A mobile phone app can detect COVID in people’s voices with “potentially high precision” using artificial intelligence (AI), according to researchers.
An AI model was said to be 89% accurate and is cheap to use, which means it could be adopted in low-income countries where PCR tests are more expensive.
Results can be provided in less than a minute and are said to be a “significant improvement” on the accuracy of lateral flow tests, scientists said.
Infection normally impacts the upper respiratory tract and the vocal cords and so researchers decided to analyse changes in voices using an AI model to detect COVID.
Wafaa Aljbawi, a researcher at the Institute of Data Science at Maastricht University in the Netherlands, said: “These promising results suggest that simple voice recordings and fine-tuned AI algorithms can potentially achieve high precision in determining which patients have COVID-19 infection.
“Such tests can be provided at no cost and are simple to interpret. Moreover, they enable remote, virtual testing and have a turnaround time of less than a minute.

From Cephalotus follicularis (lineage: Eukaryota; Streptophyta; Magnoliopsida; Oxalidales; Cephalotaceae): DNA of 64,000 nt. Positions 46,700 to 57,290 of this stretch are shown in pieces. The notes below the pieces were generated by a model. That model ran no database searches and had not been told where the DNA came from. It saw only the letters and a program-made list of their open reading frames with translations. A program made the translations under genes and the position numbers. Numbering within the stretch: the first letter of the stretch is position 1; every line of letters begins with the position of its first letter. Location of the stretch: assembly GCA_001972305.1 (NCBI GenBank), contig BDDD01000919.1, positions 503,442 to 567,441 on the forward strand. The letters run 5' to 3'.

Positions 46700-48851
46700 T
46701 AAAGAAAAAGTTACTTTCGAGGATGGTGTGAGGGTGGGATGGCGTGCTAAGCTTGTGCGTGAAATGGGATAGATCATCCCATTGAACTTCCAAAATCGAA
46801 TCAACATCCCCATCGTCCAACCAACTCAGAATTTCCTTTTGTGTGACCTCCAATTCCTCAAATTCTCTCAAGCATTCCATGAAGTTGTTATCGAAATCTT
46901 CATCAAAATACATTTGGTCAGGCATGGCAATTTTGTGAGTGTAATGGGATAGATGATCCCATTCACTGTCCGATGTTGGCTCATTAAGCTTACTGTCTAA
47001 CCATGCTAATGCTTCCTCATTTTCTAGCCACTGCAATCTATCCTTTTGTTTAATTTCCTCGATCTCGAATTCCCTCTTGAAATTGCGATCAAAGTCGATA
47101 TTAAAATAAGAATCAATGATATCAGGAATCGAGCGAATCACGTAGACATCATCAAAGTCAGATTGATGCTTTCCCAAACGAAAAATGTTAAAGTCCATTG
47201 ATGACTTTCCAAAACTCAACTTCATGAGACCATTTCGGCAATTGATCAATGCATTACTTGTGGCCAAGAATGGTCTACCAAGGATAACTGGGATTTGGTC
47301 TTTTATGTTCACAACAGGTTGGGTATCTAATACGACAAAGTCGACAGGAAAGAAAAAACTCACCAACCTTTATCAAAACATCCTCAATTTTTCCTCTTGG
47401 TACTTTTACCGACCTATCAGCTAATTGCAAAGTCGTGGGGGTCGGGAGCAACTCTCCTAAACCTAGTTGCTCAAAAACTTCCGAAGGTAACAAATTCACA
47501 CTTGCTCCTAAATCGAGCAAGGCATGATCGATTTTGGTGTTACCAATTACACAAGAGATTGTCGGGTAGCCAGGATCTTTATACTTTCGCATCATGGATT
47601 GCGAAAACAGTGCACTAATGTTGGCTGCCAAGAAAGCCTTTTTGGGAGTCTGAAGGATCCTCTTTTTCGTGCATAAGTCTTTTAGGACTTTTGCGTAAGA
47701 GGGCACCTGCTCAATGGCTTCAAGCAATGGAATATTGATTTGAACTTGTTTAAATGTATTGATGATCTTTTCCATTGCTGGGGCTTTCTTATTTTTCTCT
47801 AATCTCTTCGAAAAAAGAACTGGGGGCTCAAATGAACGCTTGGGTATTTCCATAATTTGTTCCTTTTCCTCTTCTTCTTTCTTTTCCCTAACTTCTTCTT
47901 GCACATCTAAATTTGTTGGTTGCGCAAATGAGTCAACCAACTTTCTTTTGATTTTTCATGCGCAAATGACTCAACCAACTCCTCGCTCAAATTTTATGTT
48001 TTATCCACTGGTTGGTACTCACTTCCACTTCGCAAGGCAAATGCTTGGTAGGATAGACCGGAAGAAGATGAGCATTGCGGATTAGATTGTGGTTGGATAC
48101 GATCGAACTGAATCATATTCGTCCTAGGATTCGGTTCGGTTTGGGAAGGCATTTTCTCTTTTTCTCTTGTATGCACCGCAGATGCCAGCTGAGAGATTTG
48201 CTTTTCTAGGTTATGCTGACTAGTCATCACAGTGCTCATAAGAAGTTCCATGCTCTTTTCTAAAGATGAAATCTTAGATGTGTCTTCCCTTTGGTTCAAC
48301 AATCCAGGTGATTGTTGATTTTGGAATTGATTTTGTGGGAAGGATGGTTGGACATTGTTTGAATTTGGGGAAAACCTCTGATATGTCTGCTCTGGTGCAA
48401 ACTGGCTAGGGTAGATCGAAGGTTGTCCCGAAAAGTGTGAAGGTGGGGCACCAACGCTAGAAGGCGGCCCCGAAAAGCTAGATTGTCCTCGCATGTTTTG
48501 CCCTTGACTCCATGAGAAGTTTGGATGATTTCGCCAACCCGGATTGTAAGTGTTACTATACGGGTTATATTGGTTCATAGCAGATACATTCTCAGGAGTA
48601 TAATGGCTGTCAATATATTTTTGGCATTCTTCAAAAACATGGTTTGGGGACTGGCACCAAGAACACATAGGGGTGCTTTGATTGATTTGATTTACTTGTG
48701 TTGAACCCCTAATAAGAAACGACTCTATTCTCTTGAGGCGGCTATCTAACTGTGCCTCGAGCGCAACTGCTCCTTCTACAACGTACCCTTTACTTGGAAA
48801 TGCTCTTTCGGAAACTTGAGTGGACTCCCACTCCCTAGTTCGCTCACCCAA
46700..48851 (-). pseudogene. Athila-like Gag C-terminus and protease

“They could be used, for example, at the entry points for large gatherings, enabling rapid screening of the population.”
Data was used from the University of Cambridge’s crowd-sourcing COVID19 Sounds app. This included 893 audio samples from 4,352 healthy and non-healthy people.
Users need to give information about their medical history, smoking status and demographics and record some respiratory sounds, such as coughing and reading a short sentence.
A voice analysis technique – called Mel-spectrogram – identified different voice features to “decompose the many properties of the participants’ voices”.
Ms Aljbawi added: “These results show a significant improvement in the accuracy of diagnosing COVID-19 compared to state-of-the-art tests such as the lateral flow test.
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“The lateral flow test has a sensitivity of only 56%, but a higher specificity rate of 99.5%. This is important as it signifies that the lateral flow test is misclassifying infected people as COVID-19 negative more often than our test.
“In other words, with the AI LSTM model, we could miss 11 out of 100 cases who would go on to spread the infection, while the lateral flow test would miss 44 out of 100 cases.”
The AI model is also being used for an app to predict exacerbations in chronic obstructive pulmonary disease.
The research is due to be presented to the European Respiratory Society International Congress in Barcelona on Monday.